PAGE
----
“Nice to meet you Cedric. You know, you are more human than most humans I meet on the wastelands,” said Adam as he drained his glass.

“I am having trouble processing that statement. However, I am charmed  by it. Do you still want that burger?”

“I sure do, buddy!” Adam smiled. He had beautiful symmetrical teeth.

Cedric was filled with a warm glow. He made a mental note in his log, “File and categorize this emotion as…. pleasant. To be classified and examined afterwards.”


As Cedric served the human his medium-rare animal style bronco burger, he was completely unaware of what was taking place at the Chef’s council.

“Chef, why do you refuse to dismantle Robot//1730? He has been behaving extremely erratically, he is a danger to himself and to our mission,” declared Robot//2674.

“Do not worry your tiny cognition engine, 2674. I know what I am doing.”

“I strongly advice against this, sir.”

The Chef felt a boiling rage welling up inside him. But he remembered he was speaking to a stupid machine with a primitive cognition engine. The Robot who called himself Cedric was far more valuable to the mission than this bucket of bolts could ever comprehend.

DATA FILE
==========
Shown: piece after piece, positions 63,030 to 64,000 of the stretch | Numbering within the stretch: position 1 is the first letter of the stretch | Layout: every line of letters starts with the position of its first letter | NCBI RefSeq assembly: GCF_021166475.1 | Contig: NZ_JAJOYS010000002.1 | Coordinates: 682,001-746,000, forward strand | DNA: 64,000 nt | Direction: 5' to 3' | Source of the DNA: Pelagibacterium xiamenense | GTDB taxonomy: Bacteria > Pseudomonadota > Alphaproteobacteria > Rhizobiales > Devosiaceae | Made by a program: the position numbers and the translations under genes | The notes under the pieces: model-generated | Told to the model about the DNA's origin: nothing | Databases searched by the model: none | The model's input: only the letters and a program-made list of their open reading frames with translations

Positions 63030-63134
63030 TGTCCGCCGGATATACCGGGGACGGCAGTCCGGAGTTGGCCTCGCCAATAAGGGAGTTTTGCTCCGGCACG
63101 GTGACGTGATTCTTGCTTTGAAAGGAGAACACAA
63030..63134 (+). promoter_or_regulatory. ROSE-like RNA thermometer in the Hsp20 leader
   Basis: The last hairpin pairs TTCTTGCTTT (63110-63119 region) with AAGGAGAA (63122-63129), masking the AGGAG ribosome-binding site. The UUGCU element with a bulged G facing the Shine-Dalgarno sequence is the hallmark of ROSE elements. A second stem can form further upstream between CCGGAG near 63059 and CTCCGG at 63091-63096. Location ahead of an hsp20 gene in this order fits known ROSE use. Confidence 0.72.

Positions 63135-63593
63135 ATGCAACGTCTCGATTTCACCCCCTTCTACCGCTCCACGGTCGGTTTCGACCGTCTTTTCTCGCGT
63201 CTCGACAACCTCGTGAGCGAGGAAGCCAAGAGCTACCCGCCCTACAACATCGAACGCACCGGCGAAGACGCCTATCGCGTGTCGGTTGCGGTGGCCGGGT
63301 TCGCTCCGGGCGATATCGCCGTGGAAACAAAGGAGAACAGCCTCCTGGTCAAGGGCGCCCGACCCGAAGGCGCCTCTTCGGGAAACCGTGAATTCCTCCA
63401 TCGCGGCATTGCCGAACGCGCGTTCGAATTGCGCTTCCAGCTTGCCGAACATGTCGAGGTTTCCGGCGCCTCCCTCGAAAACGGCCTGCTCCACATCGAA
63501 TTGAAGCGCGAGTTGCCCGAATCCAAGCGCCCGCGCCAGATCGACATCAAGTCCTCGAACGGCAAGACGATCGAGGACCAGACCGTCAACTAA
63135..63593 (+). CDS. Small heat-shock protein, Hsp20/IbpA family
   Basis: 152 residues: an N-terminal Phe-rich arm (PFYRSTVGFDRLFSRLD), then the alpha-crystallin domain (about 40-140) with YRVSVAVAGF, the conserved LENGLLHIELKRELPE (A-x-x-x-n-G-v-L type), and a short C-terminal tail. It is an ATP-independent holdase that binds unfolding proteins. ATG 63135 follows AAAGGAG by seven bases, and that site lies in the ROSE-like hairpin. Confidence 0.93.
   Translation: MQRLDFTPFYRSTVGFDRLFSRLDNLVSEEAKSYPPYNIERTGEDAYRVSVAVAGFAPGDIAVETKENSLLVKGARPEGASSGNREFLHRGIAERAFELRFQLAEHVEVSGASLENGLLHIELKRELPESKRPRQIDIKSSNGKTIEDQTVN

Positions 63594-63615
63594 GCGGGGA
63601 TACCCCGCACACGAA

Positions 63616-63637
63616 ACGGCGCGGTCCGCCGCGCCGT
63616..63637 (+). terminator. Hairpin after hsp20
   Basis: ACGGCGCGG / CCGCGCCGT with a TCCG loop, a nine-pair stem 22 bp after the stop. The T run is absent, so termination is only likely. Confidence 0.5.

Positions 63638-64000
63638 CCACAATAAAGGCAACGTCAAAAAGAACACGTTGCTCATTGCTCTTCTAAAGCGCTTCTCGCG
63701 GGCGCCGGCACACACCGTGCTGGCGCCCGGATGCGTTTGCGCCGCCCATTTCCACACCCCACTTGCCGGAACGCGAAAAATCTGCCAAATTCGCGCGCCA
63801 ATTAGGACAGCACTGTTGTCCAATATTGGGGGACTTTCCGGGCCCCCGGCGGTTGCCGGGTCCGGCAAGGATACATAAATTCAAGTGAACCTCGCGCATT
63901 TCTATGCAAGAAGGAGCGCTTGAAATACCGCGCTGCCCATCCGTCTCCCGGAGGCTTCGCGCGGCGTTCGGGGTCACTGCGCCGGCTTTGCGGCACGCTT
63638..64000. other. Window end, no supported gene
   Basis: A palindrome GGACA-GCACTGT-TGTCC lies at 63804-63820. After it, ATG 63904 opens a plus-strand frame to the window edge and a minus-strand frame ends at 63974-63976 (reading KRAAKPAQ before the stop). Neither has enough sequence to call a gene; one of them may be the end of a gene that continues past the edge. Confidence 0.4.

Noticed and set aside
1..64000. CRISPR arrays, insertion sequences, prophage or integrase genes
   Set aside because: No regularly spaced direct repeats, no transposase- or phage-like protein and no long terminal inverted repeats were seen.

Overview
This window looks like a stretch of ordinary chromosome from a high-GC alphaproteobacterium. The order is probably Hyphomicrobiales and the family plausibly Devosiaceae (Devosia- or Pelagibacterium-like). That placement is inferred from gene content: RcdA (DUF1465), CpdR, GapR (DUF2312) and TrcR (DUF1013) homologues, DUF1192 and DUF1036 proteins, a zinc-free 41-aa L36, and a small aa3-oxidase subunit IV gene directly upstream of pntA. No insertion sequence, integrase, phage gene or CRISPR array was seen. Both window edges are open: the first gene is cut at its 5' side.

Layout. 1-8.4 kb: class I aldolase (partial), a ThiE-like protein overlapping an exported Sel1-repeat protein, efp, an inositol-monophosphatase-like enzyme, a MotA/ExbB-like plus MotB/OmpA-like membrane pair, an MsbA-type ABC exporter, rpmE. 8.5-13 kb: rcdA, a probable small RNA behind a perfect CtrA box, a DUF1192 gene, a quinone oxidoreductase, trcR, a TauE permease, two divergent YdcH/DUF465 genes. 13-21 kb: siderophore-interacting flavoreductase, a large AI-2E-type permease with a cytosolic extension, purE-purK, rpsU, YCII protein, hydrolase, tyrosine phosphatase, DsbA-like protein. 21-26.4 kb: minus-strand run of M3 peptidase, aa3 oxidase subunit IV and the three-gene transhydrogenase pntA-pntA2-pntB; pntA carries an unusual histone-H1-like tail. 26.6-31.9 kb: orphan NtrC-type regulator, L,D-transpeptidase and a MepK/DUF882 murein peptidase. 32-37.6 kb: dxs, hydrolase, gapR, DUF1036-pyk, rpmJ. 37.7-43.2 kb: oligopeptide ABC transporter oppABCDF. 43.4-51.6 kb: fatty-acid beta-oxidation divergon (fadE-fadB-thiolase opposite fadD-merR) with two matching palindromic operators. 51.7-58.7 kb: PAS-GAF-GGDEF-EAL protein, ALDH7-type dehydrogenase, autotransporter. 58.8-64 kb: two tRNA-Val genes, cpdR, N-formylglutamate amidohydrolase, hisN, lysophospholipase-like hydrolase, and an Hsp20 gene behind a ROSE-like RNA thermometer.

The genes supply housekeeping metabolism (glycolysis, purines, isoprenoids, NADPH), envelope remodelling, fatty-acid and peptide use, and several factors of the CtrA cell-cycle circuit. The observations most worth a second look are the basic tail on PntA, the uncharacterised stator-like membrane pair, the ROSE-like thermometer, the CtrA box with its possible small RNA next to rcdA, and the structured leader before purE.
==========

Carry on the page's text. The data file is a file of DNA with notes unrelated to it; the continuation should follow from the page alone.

“I acknowledge your concerns and choose to ignore them. Keep me posted on Robot//1730‘s behavioural patterns.”

“Directive acknowledged,” said 2674 as he rolled away.

The Chef looked out through the window of his corner office. He appeared to be appreciating the sunset, as it washed over the dreary wastelands.

He remembered a poem about sunsets, by a human poet named William Stanley Braithwaite. It seemed to fit the mood.

“Out of the sunset’s red
Into the blushing sea,
The winds of day drop dead
And dreams come home to me.”